Power differentials between states affect how they view and respond to the South China Sea disputes. Small powers largely see them as a clash of unilateral territorial and maritime claims over all or part of the semi-enclosed sea, whereas big powers frame them in a more strategic manner – a contest for control over a critical international waterway. Small powers focus on immediate and direct concerns like resource access, whereas big powers stress universal freedoms of navigation and overflight. Lumping claims and freedoms together muddles and complicates the resolution of South China Sea disputes. Disaggregating them, however, may allow for opportunities to tackle part of the dispute separately.
Following his public discussion about the very modern origin of China’s claims in the South China Sea, Bill Hayton sits down with AMTI Director Greg Poling for a deeper dive on how the topic continues to complicate the dispute. He summarizes how China’s claims emerged in the early 20th century, outlines their subsequent expansion, and […]
On September 22, AMTI and the CSIS Southeast Asia Program hosted Bill Hayton, associate fellow at Chatham House, for a discussion of the muddled origins of China’s claims to the South China Sea in the early twentieth century. He showed evidence that China’s claim to islands first emerged in 1909 and was further developed after […]
Except for the work of a few analysts like Carlyle Thayer, Daniel Schaeffer, and Leszek Buszynski, the role of bathymetry and submarine warfare in the Spratly Islands dispute has been largely ignored. To better understand this aspect of the dispute, it is necessary to dispel the myth of the Spratlys as an area of shallow […]
In this joint CogitAsia and AMTI episode we tackle the topic of overfishing in the South China Sea. Ahead of the 2016 Our Ocean summit in Washington, Rachael Bale, a reporter with National Geographic’s Special Investigations Unit covering wildlife crime, joins to share her insights into the collapsing fishstocks in the South China Sea. Rachael […]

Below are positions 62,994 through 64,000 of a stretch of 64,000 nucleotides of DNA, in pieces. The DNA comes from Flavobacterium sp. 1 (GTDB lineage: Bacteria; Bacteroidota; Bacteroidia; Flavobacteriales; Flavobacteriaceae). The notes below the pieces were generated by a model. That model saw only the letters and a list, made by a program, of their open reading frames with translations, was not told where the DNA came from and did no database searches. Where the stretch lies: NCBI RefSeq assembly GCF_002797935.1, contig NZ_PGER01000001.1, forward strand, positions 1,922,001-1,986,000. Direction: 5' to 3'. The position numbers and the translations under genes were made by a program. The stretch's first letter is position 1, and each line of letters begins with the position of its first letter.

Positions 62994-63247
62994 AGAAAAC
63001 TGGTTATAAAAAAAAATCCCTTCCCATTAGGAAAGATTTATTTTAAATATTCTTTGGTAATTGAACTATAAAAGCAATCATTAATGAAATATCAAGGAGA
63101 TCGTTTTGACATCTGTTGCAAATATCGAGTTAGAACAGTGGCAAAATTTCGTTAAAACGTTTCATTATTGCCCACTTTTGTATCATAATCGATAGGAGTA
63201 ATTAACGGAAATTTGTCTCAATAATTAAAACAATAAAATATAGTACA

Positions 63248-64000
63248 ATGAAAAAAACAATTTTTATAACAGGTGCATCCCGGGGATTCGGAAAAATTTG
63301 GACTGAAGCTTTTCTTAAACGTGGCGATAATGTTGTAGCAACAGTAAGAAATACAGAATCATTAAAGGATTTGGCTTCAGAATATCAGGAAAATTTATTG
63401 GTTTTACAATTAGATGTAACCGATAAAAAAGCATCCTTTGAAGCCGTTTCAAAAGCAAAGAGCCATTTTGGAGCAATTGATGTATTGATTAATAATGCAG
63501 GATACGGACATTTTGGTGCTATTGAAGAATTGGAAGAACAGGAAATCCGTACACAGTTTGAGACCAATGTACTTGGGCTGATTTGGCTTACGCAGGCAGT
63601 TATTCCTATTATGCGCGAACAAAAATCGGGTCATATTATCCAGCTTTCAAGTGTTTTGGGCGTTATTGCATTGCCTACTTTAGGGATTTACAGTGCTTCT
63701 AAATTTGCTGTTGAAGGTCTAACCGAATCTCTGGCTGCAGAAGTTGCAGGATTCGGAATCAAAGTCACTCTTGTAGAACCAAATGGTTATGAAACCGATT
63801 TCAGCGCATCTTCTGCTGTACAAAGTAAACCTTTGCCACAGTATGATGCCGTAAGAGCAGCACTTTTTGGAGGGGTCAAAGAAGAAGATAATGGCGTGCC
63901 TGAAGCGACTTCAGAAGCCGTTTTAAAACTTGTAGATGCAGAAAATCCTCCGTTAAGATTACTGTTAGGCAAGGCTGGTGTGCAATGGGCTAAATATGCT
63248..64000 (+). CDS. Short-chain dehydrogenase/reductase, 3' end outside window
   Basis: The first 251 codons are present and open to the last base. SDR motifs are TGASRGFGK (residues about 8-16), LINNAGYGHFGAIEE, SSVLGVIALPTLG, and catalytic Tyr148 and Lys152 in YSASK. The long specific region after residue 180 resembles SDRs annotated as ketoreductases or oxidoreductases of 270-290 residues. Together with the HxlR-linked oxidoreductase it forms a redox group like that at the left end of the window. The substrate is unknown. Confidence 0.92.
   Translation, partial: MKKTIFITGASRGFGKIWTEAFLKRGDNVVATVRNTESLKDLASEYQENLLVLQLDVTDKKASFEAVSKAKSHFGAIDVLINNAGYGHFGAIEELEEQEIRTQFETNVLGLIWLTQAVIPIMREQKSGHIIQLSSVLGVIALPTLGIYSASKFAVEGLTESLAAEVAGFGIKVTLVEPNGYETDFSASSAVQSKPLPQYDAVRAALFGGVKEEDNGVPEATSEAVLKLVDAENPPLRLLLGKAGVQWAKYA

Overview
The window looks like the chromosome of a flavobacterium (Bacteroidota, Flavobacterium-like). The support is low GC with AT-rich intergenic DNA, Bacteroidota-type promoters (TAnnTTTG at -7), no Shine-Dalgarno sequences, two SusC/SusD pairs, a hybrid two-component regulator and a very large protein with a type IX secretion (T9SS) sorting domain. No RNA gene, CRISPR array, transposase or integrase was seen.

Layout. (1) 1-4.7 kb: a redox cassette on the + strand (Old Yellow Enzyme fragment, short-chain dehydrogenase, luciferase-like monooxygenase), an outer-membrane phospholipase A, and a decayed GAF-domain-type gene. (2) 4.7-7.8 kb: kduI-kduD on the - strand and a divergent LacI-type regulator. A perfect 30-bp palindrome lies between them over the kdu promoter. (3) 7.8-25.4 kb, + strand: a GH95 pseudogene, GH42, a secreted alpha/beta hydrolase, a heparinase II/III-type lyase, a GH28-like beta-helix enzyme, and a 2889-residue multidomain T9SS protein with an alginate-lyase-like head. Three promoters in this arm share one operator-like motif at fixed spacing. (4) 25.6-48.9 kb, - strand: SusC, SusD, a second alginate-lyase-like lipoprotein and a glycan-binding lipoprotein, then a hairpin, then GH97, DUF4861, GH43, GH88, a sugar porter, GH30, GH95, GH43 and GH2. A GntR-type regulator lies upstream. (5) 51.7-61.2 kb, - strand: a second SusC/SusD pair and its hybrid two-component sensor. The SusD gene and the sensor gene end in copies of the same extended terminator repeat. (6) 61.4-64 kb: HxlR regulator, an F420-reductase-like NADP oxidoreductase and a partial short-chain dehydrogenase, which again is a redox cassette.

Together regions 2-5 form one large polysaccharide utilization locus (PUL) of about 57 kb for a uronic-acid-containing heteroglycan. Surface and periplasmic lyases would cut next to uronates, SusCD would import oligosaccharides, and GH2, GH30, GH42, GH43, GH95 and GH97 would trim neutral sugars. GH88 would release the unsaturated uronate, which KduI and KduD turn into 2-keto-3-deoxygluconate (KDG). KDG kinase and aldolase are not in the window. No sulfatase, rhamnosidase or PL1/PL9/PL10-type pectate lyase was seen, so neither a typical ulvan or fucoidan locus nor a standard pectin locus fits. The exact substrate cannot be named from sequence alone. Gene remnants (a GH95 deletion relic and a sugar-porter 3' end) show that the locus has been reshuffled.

The Philippines’ newly minted president couldn’t have asked for a more high-profile diplomatic debut when he attended this week’s Association of Southeast Asian Nations (ASEAN) Summit, which saw the participation of the leaders from across the Asia Pacific, including the United States, Japan, China, Russia, and India, along with the secretary-general of the United Nations. […]
The July 12 judgement of the tribunal at the Permanent Court of Arbitration regarding Manila’s case against Beijing’s South China Sea claims has reshaped the geostrategic landscape in Southeast Asia. But surprisingly, Vietnam has only issued a brief statement on the verdict, with Ministry of Foreign Affairs spokesperson Le Hai Binh saying that “Vietnam welcomes […]
Consistent with his campaign promise, the Philippines’ new president Rodrigo Duterte has stepped up efforts to mend ties with China, despite the latter’s flagrant rejection of the Philippines’ recent law-fare victory at The Hague. Duterte has deputized no less than former president Fidel Ramos, who also dealt with Chinese maritime assertiveness in the mid-1990s, to […]
Of all the “strategic” challenges confronting the Asia-Pacific region, none is as underrated as the destruction of the marine ecosystem. The South China Sea’s status as a critical waterway draws attention away from the fact that littoral Southeast Asia is one of the world’s most diverse global marine bio-systems, hosting 76 percent of the world’s […]
When the tribunal deciding the South China Sea arbitration case brought by the Philippines against China issued its award on July 12, the international media seemed impressed by the landslide decision in favor of the Philippines on almost all of its claims. Many reported that the ruling was a rebuke of China’s sovereignty claims, but […]
Duterte amends previous geopolitical agenda to maintain U.S.-Philippines security and to establish economic cooperation with China.
Fishing disputes between Taiwan and Japan facilitate preventative diplomacy
International pressure will determine the effectiveness of the Hague’s ruling
Taiwan faces pressure to define the legal character of the U-shaped line, the predecessor of the nine dash line.
The United States needs to demonstrate the will to challenge China and a specific plan to counteract Chinese measures.